Distributed and relative nature of professional expertise
This exploratory study investigates the distributed nature and complexity of professional expertise by examining the patterns of cognitive processes in novices and experts who are using ultrasound technology to make diagnoses. The study aims to identify and provide an explanation for such patterns in light of the recent debate on the locus of control underpinning human cognition. A distributed model of professional expertise based on the relationships between the four elements of socio-cultural disposition, tools and artefacts, strategies, and domain knowledge, is used to discuss the results. The findings illustrate the complexity of professional expertise, particularly when individuals depend on sophisticated tools to assist their thinking and reasoning.
Impact and interest:
Citation counts are sourced monthly from and citation databases.
These databases contain citations from different subsets of available publications and different time periods and thus the citation count from each is usually different. Some works are not in either database and no count is displayed. Scopus includes citations from articles published in 1996 onwards, and Web of Science® generally from 1980 onwards.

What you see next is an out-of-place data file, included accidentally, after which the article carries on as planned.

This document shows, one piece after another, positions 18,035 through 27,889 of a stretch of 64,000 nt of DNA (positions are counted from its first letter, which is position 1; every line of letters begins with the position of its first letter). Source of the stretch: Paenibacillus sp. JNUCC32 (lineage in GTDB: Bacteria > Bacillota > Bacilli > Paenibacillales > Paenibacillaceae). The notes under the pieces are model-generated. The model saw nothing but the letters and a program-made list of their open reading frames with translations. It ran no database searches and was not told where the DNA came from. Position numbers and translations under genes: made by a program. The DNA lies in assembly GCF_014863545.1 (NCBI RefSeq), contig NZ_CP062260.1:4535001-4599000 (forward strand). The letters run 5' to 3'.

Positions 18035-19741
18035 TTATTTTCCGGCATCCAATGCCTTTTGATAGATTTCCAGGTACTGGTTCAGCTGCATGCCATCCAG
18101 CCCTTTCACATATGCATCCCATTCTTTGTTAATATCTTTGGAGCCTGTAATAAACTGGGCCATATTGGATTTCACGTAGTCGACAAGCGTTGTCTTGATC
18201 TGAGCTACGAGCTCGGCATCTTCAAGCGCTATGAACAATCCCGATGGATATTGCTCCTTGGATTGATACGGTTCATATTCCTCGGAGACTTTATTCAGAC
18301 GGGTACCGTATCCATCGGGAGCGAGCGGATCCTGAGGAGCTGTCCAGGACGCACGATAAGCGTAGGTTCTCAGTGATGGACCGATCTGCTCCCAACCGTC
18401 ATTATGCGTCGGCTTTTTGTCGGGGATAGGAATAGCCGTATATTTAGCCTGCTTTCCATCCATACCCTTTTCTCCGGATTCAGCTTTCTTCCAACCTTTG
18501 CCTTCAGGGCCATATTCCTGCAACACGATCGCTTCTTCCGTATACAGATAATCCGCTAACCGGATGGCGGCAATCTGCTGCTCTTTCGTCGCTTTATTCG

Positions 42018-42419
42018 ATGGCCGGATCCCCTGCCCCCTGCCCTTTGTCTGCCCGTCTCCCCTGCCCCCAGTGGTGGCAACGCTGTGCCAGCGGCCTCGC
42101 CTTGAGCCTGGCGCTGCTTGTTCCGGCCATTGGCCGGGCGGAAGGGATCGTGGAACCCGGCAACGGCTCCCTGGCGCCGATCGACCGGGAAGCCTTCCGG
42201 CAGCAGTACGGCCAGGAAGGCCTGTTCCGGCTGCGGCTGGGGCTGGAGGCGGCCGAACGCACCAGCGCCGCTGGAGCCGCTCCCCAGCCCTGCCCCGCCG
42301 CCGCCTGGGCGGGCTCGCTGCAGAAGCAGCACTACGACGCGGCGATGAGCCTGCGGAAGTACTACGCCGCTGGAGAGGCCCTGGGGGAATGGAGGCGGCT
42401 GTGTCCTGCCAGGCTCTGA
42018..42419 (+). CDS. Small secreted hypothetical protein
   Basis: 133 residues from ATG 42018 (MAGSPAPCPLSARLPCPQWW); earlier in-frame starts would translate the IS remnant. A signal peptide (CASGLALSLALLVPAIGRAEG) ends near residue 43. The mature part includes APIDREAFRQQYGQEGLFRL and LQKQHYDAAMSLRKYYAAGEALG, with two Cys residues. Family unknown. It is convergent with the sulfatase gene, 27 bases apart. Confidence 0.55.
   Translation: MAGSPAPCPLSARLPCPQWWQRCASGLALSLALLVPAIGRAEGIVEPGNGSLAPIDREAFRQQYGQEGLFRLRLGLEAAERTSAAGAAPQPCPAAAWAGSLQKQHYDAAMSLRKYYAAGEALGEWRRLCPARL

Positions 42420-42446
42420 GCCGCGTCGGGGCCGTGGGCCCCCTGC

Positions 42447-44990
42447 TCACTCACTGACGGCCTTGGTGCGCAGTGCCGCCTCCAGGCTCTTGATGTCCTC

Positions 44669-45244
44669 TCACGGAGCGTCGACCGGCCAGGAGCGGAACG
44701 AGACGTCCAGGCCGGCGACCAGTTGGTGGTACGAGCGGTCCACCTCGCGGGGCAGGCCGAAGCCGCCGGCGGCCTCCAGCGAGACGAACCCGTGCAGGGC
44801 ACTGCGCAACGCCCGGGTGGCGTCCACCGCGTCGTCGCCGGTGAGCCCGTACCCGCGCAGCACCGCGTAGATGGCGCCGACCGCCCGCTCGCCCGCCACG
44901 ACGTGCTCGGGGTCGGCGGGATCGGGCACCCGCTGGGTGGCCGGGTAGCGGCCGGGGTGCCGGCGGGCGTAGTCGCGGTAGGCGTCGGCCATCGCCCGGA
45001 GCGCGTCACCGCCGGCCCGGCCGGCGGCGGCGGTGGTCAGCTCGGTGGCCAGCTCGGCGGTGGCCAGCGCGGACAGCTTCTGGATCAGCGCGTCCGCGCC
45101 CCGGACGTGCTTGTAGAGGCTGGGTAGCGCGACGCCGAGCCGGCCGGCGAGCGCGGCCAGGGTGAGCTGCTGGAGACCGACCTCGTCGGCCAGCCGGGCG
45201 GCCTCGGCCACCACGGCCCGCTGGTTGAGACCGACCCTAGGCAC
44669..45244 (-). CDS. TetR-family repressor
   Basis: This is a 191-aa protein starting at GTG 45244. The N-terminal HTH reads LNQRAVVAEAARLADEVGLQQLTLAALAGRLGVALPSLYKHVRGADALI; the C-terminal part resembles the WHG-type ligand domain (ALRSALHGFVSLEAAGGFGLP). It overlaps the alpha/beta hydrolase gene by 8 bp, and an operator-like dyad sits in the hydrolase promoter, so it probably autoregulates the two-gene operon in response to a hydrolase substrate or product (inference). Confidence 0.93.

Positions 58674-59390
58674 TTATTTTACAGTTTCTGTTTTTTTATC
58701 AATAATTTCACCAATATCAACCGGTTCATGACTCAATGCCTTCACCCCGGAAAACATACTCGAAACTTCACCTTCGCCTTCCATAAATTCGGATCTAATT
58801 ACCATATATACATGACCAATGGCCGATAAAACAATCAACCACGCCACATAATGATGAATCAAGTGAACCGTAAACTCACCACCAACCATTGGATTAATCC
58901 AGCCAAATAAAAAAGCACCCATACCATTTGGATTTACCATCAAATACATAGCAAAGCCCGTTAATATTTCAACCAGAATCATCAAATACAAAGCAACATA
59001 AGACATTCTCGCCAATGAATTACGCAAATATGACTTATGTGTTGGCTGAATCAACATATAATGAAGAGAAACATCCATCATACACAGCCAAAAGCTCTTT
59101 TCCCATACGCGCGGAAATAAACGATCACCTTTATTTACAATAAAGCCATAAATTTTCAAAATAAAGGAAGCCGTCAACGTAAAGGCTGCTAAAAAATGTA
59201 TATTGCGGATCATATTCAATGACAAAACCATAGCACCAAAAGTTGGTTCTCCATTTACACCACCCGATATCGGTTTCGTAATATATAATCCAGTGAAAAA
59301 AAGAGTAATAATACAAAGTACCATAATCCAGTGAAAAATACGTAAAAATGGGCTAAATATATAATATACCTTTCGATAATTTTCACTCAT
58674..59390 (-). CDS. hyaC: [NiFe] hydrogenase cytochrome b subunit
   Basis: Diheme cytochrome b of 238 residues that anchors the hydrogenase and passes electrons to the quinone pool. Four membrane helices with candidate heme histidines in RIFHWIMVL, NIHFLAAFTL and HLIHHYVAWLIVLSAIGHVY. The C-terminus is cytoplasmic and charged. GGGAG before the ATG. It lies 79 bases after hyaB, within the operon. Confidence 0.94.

Citations counts from theindexing service can be viewed at the linked Google Scholar™ search.
Full-text downloads displays the total number of times this work’s files (e.g., a PDF) have been downloaded from QUT ePrints as well as the number of downloads in the previous 365 days. The count includes downloads for all files if a work has more than one.
|Item Type:||Journal Article|
|Keywords:||distributed learning, professional expertise, cognitive processes|
|Subjects:||Australian and New Zealand Standard Research Classification > EDUCATION (130000)|
|Divisions:||Current > Research Centres > Centre for Accident Research & Road Safety - Qld (CARRS-Q)
Current > Schools > School of Cultural & Professional Learning
Current > QUT Faculties and Divisions > Faculty of Education
Current > Schools > School of Psychology & Counselling
|Copyright Owner:||Copyright 2005 Taylor & Francis|
|Copyright Statement:||First published in: Studies in Continuing Education 27(1):pp. 67-88.|
|Deposited On:||30 Nov 2006|
|Last Modified:||25 Mar 2013 08:16|
Repository Staff Only: item control page